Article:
One of my favorite rom-com movies is When Harry Met Sally. There are deeply personal reasons why. Reasons which I’m not ready to share here yet. Because of the date of that movie you can know it has nothing to do with John nor does it involve any baggage I had to work through to marry John. It is just a whole other story that means a lot to me very deeply. When I figure out that part of my life with my brilliant hindsight wisdom I will let you know.
This scene. This scene is grippingly sad for us women.
Joe didn’t want to marry Sally. Why didn’t he want to marry me? What’s the matter with me? Painful. Then Sally begins to contort herself so the truth doesn’t hurt as much.
Hard truth: If someone tells you that he/she has a commitment problem, it is just an excuse for his/her lack of serious interest in you. Or even worse, he/she is totally ignorant of the real problem. You may contort yourself and/or lie to yourself that your boo has baggage from a prior relationship(s) but that has nothing to do with the supposed commitment problem that is blocking the growth of your relationship.
Now there are some of you (who must be new to Brave Dating Coach) who hear about this commitment problem and you take it on as a personal challenge. Because you believe you are the one he/she makes the exception for. You believe you are that valuable to this one. This relationship is so special that you will be the one to bring him/her to a commitment. Meanwhile you are really Sally.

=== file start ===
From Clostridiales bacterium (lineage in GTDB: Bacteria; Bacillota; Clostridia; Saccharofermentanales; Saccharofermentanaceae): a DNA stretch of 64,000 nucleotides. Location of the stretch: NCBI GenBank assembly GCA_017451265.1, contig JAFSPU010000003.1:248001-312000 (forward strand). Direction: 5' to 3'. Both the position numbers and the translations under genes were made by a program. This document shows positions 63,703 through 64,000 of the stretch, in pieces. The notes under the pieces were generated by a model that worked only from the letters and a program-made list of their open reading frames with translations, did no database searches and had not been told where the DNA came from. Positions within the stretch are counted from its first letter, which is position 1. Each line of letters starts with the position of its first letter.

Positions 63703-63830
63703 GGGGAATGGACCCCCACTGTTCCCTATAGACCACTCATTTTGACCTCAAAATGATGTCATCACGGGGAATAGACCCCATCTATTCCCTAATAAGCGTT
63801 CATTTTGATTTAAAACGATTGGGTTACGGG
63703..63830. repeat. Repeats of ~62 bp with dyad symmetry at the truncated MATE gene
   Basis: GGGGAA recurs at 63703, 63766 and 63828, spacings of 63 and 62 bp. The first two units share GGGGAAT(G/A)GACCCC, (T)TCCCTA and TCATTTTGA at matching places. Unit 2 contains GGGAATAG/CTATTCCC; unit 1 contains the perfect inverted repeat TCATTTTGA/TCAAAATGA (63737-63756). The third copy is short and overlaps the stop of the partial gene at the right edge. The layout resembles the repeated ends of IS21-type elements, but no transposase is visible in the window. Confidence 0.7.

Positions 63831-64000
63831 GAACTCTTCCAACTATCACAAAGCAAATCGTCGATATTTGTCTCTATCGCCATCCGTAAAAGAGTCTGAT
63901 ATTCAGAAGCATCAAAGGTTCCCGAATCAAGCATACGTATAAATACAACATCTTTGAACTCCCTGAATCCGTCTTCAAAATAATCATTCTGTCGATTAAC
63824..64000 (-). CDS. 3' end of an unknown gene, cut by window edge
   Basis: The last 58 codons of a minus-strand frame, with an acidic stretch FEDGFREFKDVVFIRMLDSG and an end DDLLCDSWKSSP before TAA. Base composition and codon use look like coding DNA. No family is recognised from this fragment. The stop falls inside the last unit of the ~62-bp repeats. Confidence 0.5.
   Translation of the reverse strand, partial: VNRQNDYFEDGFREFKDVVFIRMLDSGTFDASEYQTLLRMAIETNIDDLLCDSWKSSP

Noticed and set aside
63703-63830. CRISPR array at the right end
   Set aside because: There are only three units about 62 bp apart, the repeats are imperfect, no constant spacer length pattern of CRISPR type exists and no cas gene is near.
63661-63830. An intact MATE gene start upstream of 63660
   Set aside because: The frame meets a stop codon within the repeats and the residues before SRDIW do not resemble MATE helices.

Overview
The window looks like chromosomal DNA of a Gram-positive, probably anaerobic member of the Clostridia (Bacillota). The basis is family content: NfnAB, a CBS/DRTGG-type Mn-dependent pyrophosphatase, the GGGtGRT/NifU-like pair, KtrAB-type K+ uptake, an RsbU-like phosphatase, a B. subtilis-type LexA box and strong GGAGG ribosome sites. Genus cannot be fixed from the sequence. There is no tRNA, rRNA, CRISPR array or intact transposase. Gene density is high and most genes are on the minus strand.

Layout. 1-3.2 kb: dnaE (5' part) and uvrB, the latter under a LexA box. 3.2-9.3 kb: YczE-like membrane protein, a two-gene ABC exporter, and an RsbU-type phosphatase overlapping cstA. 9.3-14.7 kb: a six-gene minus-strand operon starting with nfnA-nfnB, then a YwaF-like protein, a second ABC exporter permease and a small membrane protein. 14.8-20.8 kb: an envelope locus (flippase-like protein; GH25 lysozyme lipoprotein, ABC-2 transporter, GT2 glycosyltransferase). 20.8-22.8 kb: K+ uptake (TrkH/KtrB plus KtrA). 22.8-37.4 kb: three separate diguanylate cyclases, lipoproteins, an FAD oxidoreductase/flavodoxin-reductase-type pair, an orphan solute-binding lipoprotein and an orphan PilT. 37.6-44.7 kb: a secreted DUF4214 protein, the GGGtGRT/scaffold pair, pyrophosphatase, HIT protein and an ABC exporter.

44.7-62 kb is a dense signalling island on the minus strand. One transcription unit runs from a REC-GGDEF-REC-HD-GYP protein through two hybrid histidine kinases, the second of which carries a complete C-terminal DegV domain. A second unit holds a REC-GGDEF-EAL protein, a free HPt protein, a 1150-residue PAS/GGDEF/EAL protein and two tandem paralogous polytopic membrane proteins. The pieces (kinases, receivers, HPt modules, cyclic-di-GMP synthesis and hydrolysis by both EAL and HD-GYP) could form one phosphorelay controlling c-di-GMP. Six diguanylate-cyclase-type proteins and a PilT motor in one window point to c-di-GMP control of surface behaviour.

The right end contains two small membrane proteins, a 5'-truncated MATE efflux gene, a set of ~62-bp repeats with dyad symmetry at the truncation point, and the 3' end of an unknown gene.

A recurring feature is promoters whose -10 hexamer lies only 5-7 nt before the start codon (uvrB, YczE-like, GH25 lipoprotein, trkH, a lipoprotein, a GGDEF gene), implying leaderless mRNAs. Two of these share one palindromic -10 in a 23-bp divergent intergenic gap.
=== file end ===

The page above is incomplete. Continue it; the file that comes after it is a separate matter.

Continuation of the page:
I heard this on a dating podcast from a man: Men don’t have commitment problems.
Men actually do know who they want to marry. But because of their own flaws and baggage they will string you along for five years (poor Sally) until they realize the who they want to marry.
Women, if a man tells you he has a commitment problem, it most often means he has a problem committing to you. Poor Sally. Poor you. Unless you change this lie you tell yourself.
For men or women, commitment problems can mean anything from “I don’t like you enough” (there is that wonderful feeling of not being enough again) to “I’m not happy with my life.” Or it is this painful truth: He/she is simply waiting until someone better comes along (there is that wonderful feeling of not being enough again). If he or she thinks he/she can do better than you, you are never going to get to the next level because that would be settling for that one. You would become that settling choice. When you originally thought you would be the exception.
Truth revealed. It is time to make that ending. Realize now that you are not that exception. That you cannot fix this one. That the “commitment issues” are that red light that says you are not enough.
Heal. Then try again. Vulnerably try again with a much wiser discerner (part brain, part instinct, part Holy Spirit). You are enough. You are worthy of a love for a lifetime. The whole of you is worthy of that love for a lifetime. Not the broken pieces you could have left if you keep lying to yourself about bad relationships.